2. The form of the verb in the dependent clause is infinitive without to. Often the infinitive without to is the structure word be followed by the 3rd form, or the linking verb ‘be’ plus its complement. See sentences 1 and 3 in Frame Ic above.

3. Very often the modal ‘should’ is used before the infinitive without to.

Example: I suggest that you should study harder.

4. The infinitive without to may also be used in the dependent clause that follows certain adjectives, such as important, nec­essary, essential, (see sentences 6 and 7 in Frame Ic).


Participles

1. Active Participles

The active participles is used after certain verbs indicating physical perception listed in A 1. The following verbs also belong to this group:

Catch, keep, leave, smell. These last four verbs can only be followed by the active participle while the others can be followed either by the active participle or the the infinitive (compare with A 1). There is a slight difference in meaning between the infinitive without to and the active participle. ,

Example:

I saw him go out (= He went out and I saw him). I saw him going out (= He was going out when I saw him).

Frame 2a: Active Participles

SUBJECT

PREDICATE

VERB

NOUN OR PRONOUN

ACTIVE PARTICIPLE

ETC.

1

I

saw

the man

crossing

the street.

2

The old man

felt

the house

shaking.

3

Mrs. Pock

caught

little Johnny

smoking

a cigar.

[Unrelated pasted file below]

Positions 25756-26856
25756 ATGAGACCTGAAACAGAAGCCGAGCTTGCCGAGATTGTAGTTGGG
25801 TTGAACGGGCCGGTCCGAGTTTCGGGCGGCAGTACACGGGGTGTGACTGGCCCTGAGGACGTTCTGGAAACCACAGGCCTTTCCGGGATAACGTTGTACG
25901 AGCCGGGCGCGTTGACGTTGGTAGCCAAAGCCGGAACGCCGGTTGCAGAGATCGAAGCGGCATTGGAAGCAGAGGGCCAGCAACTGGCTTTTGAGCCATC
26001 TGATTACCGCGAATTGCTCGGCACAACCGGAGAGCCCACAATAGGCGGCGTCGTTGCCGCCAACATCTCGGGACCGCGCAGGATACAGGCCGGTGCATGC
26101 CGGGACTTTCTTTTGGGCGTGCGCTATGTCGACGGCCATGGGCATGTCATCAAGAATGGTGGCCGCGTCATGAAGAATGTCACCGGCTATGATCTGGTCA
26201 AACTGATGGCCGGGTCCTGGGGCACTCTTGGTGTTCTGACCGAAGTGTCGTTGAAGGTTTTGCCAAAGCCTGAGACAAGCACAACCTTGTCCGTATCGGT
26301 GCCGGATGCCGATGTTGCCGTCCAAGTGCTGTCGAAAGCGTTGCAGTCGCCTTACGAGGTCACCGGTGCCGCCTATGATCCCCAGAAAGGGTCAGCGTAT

4

They

kept

us

waiting.

5

She

smelt

something

burning.

Usage

1. Like the infinitive without to in A 1, the present participle is placed after the noun or pronoun following the verb.

2. The active participle can either be a transitive or an intransitive verb.

3. Note that the verbs see, catch, keep can also be used in the passive.

Examples:

(1) The man was seen crossing the street.

(2) Little Johnny was caught smoking.

(3) We were kept waiting. The other verbs are not commonly used in the passive.

2. Passive Participles

The passive participles may be used after the verbs make, feel, find,hear. ,like, prefer, see, want, wish, get, have.

The meaning is something like a passive construction.

Example:

He couldn’t make his voice heard. (= He couldn’t raise his voice loud enough to be heard.).

Frame 2b: Passive Participles

SUBJECT

PREDICATE

VERB

NOUN OR PRONOUN

PASSIVE PARTICIPLE

ETC.

1

He

felt

her thumb

pressed

against his temple

2

I

found

the book

covered

with dust.

3

I

like

my egg

boiled.

4

She

saw

her friend

hit

by the car.

5

He

got

his hair

cut.

6

She

had

a new dress

made.

Usage

1. We can see in Frame 2b that the passive participle is used after the noun or pronoun following the verb.

2. This pattern is a kind of passive construction. Therefore the passive participle should be a transitive verb.

Gerund.

The verbs ‘want’ and ‘need’ may be followed by a gerund. The meaning of the gerund here is equivalent to a passive construction.

Example: Your shoes need mending (= Your shoes need to be mended).

Frame 3.

SUBJECT

VERB

GERUND

1

It

wants

doing.

2

Your shoes

want

mending.

3

Your work

needs

correcting.

4

That

needs

explaining.

Usage

The gerund is used directly after the verb.

The gerund in the frame above can be replaced by the to- infinitive

form of the passive construction.

Examples:

(1) It wants to be done (‘want’ here means the same as ‘need’).

(2) Your shoes want (or need) to be mended.

(3) Your work needs to be corrected.

(4) That needs to be explained.